Native Spirit

I was born on a Seneca reservation in western New York, as a Caucasian. My great grandparents settled there from Italy and Germany to build a railroad town. The Seneca leased their property to the white people. So when my grandparents built their home on the property, they owned the house, but not the land. This became a bone of contention in the early 1990’s when the 100 year lease was up. The Seneca reclaimed their land and closed off entrances to the town. If you lived there, you couldn’t leave town or you wouldn’t be able to return unless you were a member of the Seneca nation.

Who could blame them? Europeans invaded their peaceful lands and took it by force. Anyone left standing was taken to a prison camp, now designated as reservations.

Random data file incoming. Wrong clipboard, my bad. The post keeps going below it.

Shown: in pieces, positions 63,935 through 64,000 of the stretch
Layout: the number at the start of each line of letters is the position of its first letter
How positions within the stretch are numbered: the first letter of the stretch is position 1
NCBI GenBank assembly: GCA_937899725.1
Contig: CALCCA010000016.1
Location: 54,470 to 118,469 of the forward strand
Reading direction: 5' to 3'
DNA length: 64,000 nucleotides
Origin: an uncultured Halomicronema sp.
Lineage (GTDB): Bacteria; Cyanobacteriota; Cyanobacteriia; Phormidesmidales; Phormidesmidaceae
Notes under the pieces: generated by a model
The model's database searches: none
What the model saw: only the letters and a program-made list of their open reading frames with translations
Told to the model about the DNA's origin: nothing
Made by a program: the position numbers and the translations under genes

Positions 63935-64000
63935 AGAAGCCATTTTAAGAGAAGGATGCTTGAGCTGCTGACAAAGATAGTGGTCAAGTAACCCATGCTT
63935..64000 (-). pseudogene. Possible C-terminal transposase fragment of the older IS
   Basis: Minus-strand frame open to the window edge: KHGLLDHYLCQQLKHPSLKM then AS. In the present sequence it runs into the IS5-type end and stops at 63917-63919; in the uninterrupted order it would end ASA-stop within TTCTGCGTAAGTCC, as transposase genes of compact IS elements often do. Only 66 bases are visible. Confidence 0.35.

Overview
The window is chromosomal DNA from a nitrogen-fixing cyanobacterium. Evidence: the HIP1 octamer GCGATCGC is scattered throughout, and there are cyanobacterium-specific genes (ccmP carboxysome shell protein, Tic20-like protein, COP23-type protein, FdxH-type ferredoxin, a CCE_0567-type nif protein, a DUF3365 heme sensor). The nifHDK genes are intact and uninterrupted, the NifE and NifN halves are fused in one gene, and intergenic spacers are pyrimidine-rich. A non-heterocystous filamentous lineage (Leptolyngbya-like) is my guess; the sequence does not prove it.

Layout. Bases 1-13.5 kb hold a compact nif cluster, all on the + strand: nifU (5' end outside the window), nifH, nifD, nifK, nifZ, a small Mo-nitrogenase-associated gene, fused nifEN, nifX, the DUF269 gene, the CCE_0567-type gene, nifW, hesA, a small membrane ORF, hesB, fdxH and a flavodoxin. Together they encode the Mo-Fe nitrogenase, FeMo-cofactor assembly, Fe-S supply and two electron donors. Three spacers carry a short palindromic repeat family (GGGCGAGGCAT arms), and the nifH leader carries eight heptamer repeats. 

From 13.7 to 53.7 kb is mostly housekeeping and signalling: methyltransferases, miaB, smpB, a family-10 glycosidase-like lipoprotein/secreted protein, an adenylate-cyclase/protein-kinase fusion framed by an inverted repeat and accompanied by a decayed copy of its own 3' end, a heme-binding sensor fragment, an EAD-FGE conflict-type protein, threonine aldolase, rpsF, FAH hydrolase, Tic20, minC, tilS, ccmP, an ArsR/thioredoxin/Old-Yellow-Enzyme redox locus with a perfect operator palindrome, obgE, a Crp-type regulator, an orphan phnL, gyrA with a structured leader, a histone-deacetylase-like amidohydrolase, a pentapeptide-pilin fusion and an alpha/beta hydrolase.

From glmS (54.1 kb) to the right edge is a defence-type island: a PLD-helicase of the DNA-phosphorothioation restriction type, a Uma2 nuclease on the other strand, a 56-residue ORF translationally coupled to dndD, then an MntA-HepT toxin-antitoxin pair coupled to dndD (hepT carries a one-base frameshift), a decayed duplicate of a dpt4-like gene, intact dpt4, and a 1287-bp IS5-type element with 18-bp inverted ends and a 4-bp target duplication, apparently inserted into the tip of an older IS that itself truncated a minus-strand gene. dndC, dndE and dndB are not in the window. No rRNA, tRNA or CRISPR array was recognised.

I can’t imagine what it feel like to be descendants of people who would forced to live in “camps” when they had first rights to the land to begin with. It makes me a bit ashamed of my ancestors. Yet, who or where would I be had this not occurred?

We can’t go back in time and change the outcome of the event. But we can recognize the error in our ways and support efforts to correct a decline in a culture before it vanishes altogether.

This is an amazing video that shows life from the perspective of those descendants, and how their lives are today.

http://www.upworthy.com/a-journalist-went-near-mount-rushmore-to-take-some-photos-what-he-found-changed-his-life-forever?c=ufb1

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